Buen Camino,

Margaret Meredith
 

wildkat

New Member
Year of past OR future Camino
Del Norte
Thank you, Margaret!
I had a great overnight in monastery in Valdedios! And then got Oviedo!
Thank you for your help!
 

ivdhoek

New Member
Hi samiam,
It certainly looks like you have put some work in - a very comprehensive list of Albergues. You need to remember that different people have different views on what is good / acceptable / awful!
I enjoyed Arco de Iris at Camplengo, eating with the family and ants in the breakfast jam! I was expecting things to be 'rural'.
I arrived in Salas in the rain, took one look at the cramped and sweaty room and took myself off to a pension. If you are a good walker, go the extra few kilometers to Bodenaya - you won't be disappointed.
Tineo is good and Grandas is grotty, again my take on things. As everyone says "its your Camino". Do your own thing and follow your instinct. you will enjoy the 'Primitivo'.

Buen Camino
Tio Tel

Bodenaya a feast...an evening not to forget!

Thank you Samiam. I have been interested in the Norte for a while but was concerned about 'directions' and accommodations. Your efforts are greatly apprecia
Hi again,
After my last topic in which I asked if I needed a guidebook I got various comments. So I decided not to buy a guidebook but get the information on this forum about albergues and routes together and make it in to one document.

I'll be walking the camino del norte until Oviedo and then walk the primitivo way. I made two documents one with a list of all albergues I could find from links and other topics on this forum. And a document with all of the height and road maps together from mundicamento.com along with some 'road tips' from this forum.

This is the list of albergues and other places to sleep:
The document with the maps and 'road tips' is 2.5 mb so to big to upload to this site so I'll put the 'road tips below and you can pm me if you would like to have the file with the maps.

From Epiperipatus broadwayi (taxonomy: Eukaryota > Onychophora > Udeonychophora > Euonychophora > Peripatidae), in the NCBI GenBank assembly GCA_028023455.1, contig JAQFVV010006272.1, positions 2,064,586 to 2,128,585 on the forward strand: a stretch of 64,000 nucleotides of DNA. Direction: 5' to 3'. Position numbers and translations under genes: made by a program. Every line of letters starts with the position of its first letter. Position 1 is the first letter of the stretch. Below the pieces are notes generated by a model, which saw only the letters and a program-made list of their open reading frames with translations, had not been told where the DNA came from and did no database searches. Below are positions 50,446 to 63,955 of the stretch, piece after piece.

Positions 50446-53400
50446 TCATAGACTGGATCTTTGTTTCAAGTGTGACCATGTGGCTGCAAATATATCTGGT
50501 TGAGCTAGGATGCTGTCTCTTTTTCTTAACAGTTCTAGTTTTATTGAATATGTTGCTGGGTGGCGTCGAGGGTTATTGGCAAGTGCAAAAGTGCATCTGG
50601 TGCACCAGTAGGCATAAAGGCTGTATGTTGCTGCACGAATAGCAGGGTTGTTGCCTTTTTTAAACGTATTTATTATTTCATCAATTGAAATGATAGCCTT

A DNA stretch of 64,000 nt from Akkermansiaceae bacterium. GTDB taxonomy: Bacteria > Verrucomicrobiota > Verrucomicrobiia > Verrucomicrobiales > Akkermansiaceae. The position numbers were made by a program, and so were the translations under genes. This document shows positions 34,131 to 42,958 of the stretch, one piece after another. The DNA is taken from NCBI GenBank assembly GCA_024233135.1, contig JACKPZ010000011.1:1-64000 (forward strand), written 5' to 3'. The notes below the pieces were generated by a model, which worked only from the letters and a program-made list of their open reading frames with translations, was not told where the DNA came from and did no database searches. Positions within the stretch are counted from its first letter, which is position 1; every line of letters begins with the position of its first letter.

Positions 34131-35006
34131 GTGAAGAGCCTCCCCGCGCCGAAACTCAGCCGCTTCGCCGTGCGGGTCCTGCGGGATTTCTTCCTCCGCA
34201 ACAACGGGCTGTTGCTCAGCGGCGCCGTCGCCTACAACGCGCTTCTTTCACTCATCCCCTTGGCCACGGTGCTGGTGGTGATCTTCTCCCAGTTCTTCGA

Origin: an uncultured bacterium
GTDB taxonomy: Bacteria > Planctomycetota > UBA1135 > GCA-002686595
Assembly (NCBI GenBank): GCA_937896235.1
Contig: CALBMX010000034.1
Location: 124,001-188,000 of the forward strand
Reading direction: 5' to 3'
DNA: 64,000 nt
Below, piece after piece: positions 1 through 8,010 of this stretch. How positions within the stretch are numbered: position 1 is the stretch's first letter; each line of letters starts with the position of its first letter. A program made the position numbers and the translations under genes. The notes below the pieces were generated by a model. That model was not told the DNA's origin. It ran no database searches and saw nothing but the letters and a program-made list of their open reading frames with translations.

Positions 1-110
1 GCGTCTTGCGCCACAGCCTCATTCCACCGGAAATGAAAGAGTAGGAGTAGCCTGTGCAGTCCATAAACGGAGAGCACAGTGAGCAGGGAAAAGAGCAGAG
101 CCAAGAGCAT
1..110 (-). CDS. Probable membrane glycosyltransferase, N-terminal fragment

Road Tips

we took the Coastal route, the E-9, instead of the Camino. Our general rule of thumb was to take the E-9 whenever it was a possibility. It always comes back to the camino, and it is always on the coast and beautiful.

After Irun you can choose between the camino or the alpinista route, take alpinista. Nicer.

Castro Uriales- 9km before castro urdiales there is a way to devoid walking on asphalt. German guide very usefull.

Galizano- take the way over the beach, very nice.

In Somo we had to look for the beach - follow the beach, and the boardwalk... find the boat that would take us to Santander. 21 kilometres had been cut of our walk for tomorrow... 1 Euro.... and 20 min. later by boat...we ended up in Santander.

From the albergue in Santander:
By the way, make sure to ask the hospitalero in Santander to explain the two shortcuts (atajos) you have to take the first day, to save quite a few kilometres and be able to sleep that night in Polanco-Requejada for an easy day to start with.

Santillana del Mar is one of the most beautiful towns on the Northern route but nearly impossible to find your way out of town. The Camino out of town goes up the hill from the main plaze passing the Posada de Organista on the right and later the camp ground on your left. There is not an albergue here but there is a camp area and several inexpensive pensions.

After Comillas, take the road that goes by Playa Oyabre and not the Camino. Kick off those boots and walk 6 kilometers in the sand and surf until you reach San Vicente de la Barquera.